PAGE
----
Martin C. Barry
More than four decades after the tragic loss of one of Park Extension’s treasured Greek Orthodox houses of worship, members of St. Sophie’s Church have announced that a new church building at the corner of Wiseman Ave. and Saint Roch St. will open and be ready for religious observances by Easter next year.
Loss and renewal
The history of the loss and reconstruction of the church is a fairly long one, but attests to the courage and determination of the church members. The original building was destroyed by fire in the early 1970s, following which the burned out shell stood vacant.
In 2001, what remained of the church was demolished and efforts began by the congregation to rebuild on the site alongside a future public park to be developed on former church land purchased by the City of Montreal.
Agreement with city
As part of the agreement with the City of Montreal, the church congregation was paid $780,000 by the city for the lot. As a result, 4,000 square feet was left for occupation by the church, while the remaining 10,000 square feet are being used to create the park.
According to George Sarbanis, a prominent member of the church community, the exterior of the church is 99 per cent finished, while the interior is nearly 70 per cent completed. Asked when the church will officially be opening, he replied, “We hope, God willing, next Pascha in 2020. We hope to have a Greek Orthodox liturgy here then. That’s our goal.”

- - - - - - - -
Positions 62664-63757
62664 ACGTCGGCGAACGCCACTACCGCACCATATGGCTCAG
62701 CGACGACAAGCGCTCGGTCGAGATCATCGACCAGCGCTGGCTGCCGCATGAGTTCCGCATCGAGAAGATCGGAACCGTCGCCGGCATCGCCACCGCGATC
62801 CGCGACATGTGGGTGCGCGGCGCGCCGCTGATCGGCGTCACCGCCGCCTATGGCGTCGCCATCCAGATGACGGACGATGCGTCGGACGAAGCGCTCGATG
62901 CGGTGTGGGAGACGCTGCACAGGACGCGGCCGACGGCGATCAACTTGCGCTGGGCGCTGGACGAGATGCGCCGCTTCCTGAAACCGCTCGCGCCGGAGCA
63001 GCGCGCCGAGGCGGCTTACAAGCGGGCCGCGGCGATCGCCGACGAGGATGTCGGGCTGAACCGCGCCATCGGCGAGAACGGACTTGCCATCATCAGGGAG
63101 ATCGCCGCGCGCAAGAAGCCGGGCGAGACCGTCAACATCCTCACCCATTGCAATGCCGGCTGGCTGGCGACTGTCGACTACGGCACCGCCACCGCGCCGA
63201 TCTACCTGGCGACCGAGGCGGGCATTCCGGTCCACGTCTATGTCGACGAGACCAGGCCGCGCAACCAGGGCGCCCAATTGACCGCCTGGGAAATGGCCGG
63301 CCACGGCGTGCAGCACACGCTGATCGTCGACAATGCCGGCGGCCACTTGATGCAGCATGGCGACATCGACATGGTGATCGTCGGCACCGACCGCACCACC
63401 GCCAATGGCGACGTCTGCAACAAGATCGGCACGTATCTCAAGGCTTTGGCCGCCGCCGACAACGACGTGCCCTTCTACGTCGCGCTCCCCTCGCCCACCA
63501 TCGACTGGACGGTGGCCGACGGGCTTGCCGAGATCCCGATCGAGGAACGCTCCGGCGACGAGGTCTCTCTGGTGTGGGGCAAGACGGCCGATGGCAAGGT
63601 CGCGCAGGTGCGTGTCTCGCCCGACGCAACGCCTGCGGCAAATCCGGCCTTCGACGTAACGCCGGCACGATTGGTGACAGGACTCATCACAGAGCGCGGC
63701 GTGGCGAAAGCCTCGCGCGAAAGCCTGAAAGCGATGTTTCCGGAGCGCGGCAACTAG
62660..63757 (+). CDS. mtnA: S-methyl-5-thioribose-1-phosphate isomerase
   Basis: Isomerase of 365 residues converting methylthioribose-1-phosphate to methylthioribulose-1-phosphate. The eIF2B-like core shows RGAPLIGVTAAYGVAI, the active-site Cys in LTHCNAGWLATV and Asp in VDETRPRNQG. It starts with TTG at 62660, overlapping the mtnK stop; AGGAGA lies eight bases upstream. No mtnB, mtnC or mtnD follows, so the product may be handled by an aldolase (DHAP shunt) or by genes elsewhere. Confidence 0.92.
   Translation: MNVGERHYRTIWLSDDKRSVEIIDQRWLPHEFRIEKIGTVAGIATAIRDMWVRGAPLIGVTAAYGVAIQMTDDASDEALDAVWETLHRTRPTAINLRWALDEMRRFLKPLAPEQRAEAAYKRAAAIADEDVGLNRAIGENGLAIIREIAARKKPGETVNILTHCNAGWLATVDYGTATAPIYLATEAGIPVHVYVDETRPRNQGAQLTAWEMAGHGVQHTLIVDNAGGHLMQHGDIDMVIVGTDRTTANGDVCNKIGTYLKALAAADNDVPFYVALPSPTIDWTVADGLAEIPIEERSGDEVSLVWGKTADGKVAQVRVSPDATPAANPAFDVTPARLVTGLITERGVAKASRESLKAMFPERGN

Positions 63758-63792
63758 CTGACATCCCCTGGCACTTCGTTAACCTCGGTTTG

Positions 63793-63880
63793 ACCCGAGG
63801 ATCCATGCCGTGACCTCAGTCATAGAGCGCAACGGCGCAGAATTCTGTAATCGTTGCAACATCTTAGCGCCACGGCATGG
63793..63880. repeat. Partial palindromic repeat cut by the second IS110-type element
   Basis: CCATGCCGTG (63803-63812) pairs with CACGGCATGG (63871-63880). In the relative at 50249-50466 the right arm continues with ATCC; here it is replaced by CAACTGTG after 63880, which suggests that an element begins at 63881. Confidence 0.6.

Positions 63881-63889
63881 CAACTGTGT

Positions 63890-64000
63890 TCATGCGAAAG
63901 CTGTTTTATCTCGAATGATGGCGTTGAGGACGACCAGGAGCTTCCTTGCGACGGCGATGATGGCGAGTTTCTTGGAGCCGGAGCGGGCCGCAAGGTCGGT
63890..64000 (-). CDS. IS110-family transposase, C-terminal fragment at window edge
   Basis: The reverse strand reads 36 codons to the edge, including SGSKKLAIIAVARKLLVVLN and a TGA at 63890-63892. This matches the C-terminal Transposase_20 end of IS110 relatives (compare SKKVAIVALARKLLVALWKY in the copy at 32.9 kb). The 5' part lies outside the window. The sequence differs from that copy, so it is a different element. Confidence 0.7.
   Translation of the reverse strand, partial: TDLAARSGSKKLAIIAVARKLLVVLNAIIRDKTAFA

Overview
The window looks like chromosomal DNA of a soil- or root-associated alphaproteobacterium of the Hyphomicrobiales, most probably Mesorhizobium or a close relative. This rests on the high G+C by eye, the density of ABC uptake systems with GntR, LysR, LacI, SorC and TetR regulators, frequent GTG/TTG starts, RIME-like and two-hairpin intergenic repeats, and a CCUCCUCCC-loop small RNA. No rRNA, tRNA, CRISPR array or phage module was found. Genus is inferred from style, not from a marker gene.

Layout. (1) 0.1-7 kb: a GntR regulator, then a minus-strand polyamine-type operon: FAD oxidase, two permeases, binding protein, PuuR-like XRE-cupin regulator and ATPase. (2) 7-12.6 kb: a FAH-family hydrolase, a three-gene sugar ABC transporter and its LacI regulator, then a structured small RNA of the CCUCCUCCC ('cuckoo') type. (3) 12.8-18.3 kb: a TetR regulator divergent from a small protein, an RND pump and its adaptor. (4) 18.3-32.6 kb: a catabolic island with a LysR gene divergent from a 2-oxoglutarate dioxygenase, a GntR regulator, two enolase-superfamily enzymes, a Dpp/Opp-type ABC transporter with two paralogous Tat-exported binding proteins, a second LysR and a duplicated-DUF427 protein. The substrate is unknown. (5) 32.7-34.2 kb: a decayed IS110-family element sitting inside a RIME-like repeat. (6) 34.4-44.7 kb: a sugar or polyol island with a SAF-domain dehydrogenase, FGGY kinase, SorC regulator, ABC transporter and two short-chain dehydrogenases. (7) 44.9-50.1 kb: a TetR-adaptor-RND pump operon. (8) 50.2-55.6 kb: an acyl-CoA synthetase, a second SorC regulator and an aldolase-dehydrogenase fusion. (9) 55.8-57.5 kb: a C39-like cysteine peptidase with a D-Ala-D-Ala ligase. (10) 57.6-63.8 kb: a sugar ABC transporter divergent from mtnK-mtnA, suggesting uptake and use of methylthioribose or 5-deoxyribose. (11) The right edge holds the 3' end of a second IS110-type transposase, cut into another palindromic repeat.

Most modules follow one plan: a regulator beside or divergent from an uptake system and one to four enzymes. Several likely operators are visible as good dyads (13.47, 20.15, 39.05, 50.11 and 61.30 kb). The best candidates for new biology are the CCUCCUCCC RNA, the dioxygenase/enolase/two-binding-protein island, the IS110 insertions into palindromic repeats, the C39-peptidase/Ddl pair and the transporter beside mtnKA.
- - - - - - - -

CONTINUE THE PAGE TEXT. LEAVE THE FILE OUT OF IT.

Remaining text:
‘Good people helping’
Sarbanis agreed that the members of the congregation, motivated largely by their faith, managed to accomplish a lot with relatively limited resources. “There’s no doubt we’ve had good people helping,” he said, while also noting that “it’s been a steady uphill battle” to complete the church. “But we’re getting there.”
Construction of the new church has cost $1.4 million to date, he said, with a budget balance of $500,000 remaining. He said a list of the work left to be done includes some electrical wiring, some plumbing, some drywall installation, interior railings, stone flooring and ecclesiastical decor.
Iconography coming later
While detailed iconography will also eventually be painted onto the church’s interior ceiling and walls, this stage will take place more gradually. “This will come with time,” said Sarbanis. “We can open even though the iconography is not there right away.”
According to Sarbanis, the St. Sophie’s congregation currently has around 200 members in all. While the price of painting the icononography will be in addition to construction, in keeping with tradition church members will make donations to shoulder the cost.
Equipped with elevator
Among the amenities the new church will have is an elevator being installed at a $100,000 cost. As Sarbanis noted, an element like this has become almost indispensable when such a large percentage of the population today consists of senior citizens.
The building is being equipped with a state-of-the-art Carrier heating and air conditioning system, that is certain to keep church members feeling comfortable year around regardless of the outside weather. As well, there will be a fully-equipped kitchen and meeting rooms in the basement for gatherings of various sorts.